The Arnold CenterLaunched in 2018, the indoor farm has approximately 6,000 square feet of space and capacity for 26,000 plants. The farm raises lettuce, kale, basil microgreens, amaranth, green and purple shiso, wasabi, cilantro and mint. Twelve full and part-time employees work at the indoor farm. They monitor the pumps, which dispense nutrients as they are needed. They transfer plants from germination to seedling stage and later to the area where plants grow to their desired size and are harvested. We have a great opportunity to explore agricultural sustainability and we’ve got a great opportunity to create jobs for people with disabilities. Arnold Farms uses no pesticides, and the founder Craig Varterian likes to call the facilities plants ‘purer than organic’. What’s Varterian’s dream for the future of Arnold Farms? He’d like to employ this kind of farming around the country, especially in ‘food deserts’ where food isn’t easily accessible.  “I’d like to see people with disabilities as leaders around the country in this type of farming,” he adds.  More information is available here. 

Developmental Disabilities Institute – Long Island, New York
Thomas Forester (Assistant Director) ph 631-360-4604

DDIFounded in 1961, DDI is a dynamic, non-profit agency with more than 30 locations throughout Long Island, NY.  It provides special education, vocational , day and residential programs, as well as healthcare services for more than 5,000 children and adults with autism and other developmental disabilities.  The Horticulture curriculum of DDI offers greenhouse opportunities to more than 300 adults served in Adult Day Services.  The greenhouse has been in operation for more than 30 years.  Some of the vegetables include peppers, lettuce, tomatoes, squash, kale and various herbs to name a few.  The greenhouse offers 1,500 square feet of growing space.  This enables the DDI team to grow vegetables indoors during the colder weather.  Vegetables grown are either sold at farmers markets or used at various site for cooking classes.  More information is available here.

Greens Do Good – Hackensack, New Jersey
Jessalin Jaume, Farm Manger and Jennifer Faust, Operations Manager.   ph 201-960-2355

Greens Do GoodGreens Do Good raises microgreens, basil and butterhead lettuce hydroponically in Hoboken, New Jersey. They donate 100% of their proceeds to REED Next, a nonprofit organization supporting adults with autism. This helps provide continued education, life experience, and work opportunities so that these individuals can achieve greater independence and participate meaningfully in their communities. Greens Do Good also provides these individuals the opportunity to work at our farm. Our focus is on providing local businesses with top-quality, locally grown ingredients year-round. We hand-pick and pack our produce at the height of freshness and deliver them straight to our customer’s door for peak taste and nutrition. In the future, we hope to open more farms with the goal of expanding and continuing to create sustainable funding for REED Next. More information about our work is available here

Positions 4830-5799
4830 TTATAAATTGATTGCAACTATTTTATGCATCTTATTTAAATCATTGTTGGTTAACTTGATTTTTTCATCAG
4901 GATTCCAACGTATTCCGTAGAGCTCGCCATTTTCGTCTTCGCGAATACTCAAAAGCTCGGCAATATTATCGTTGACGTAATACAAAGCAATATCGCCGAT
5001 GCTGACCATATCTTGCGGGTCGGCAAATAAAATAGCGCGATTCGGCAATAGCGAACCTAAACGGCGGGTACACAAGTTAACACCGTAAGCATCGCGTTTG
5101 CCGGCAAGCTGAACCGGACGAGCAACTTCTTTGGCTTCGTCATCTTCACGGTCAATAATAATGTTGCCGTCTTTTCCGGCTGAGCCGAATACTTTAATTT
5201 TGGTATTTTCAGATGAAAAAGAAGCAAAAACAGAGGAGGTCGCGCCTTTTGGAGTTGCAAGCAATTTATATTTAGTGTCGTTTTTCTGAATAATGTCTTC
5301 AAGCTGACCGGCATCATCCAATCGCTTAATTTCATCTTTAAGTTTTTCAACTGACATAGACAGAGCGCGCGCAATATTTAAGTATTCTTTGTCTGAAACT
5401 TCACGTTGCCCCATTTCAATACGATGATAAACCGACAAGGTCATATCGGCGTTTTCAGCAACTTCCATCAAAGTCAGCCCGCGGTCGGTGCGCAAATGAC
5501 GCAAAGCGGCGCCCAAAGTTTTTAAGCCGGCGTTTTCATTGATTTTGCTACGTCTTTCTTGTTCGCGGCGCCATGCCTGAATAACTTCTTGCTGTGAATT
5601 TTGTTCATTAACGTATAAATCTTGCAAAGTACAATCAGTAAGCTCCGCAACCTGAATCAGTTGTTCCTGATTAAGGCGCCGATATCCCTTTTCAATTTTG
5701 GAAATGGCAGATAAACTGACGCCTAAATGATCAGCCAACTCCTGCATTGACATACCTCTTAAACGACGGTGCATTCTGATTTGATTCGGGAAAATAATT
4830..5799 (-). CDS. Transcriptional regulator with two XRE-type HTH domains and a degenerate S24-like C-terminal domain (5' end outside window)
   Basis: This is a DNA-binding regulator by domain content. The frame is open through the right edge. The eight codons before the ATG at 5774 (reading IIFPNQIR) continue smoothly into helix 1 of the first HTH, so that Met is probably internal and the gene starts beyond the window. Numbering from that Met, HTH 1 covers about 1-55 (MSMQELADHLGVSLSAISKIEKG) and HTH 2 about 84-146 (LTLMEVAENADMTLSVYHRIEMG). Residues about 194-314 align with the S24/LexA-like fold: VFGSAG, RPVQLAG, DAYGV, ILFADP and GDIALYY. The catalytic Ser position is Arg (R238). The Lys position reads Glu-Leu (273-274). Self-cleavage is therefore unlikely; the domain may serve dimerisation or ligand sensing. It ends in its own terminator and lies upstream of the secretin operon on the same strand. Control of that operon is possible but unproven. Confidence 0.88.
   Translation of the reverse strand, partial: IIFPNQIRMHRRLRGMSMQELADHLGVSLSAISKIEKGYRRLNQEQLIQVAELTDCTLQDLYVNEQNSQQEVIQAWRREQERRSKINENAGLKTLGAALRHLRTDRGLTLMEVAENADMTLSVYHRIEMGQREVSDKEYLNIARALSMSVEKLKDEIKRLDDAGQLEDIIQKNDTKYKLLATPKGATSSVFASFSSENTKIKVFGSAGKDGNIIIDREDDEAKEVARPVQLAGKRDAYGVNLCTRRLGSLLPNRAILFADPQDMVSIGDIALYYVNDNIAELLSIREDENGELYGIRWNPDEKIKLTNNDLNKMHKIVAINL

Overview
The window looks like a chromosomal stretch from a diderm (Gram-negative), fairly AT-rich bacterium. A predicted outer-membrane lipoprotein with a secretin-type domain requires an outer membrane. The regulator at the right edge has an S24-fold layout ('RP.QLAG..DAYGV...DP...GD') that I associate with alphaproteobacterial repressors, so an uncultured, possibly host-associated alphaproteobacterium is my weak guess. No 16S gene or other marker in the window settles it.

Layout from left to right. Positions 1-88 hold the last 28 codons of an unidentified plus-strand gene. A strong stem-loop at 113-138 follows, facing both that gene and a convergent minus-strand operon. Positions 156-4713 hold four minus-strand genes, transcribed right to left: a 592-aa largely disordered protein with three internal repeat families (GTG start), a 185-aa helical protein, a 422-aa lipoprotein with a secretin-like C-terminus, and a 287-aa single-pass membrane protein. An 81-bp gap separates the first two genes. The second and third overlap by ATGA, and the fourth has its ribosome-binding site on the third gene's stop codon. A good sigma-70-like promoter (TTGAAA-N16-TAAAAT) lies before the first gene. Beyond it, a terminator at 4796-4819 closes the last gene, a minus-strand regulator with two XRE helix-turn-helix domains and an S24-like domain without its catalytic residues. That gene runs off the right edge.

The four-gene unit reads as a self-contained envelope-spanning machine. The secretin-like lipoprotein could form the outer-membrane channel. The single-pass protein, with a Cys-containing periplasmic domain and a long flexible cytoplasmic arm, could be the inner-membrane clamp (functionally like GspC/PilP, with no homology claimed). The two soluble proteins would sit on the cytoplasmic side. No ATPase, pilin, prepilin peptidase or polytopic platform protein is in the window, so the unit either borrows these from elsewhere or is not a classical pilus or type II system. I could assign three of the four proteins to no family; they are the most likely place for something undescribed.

Lettuce Dream – Maryville, Missouri
Charlie Clodfelter  (Director) ph 660-224-2203

Lettuce DreamLettuce Dream is a social enterprise engaged in hydroponic farming that exists to provide meaningful employment and job training programs for persons with cognitive or developmental disabilities so that they may enjoy the benefits of living, working and fully participating in our community.  Lettuce Dream was founded in 2016 and operates a 6700 square foot hydroponic greenhouse. Lettuce Dream helps to provide workplace skill training for young adults with intellectual disabilities. The people with disabilities in Lettuce Dream’s program take part in an internship alongside volunteers from the community, staff and their college peers from Northwest Missouri State University growing 500-700 lbs of leafy greens and living basil per week. The interns in the program help with all aspects of Lettuce Dream’s business operations including- seeding, transplant, packaging, food safety recordkeeping, data entry, invoicing and customer service. After obtaining the necessary pre-vocational skills and developing their resumes through the internship program, Lettuce Dream helps the interns transition to community employment. Lettuce Dream helps the individuals in the program secure jobs and provides further on the job support through job coaching. Since their founding, Lettuce Dream has helped provide employment supports for 24 people with disabilities and has an 83% placement rate for individuals that have completed the program.  More information is available here.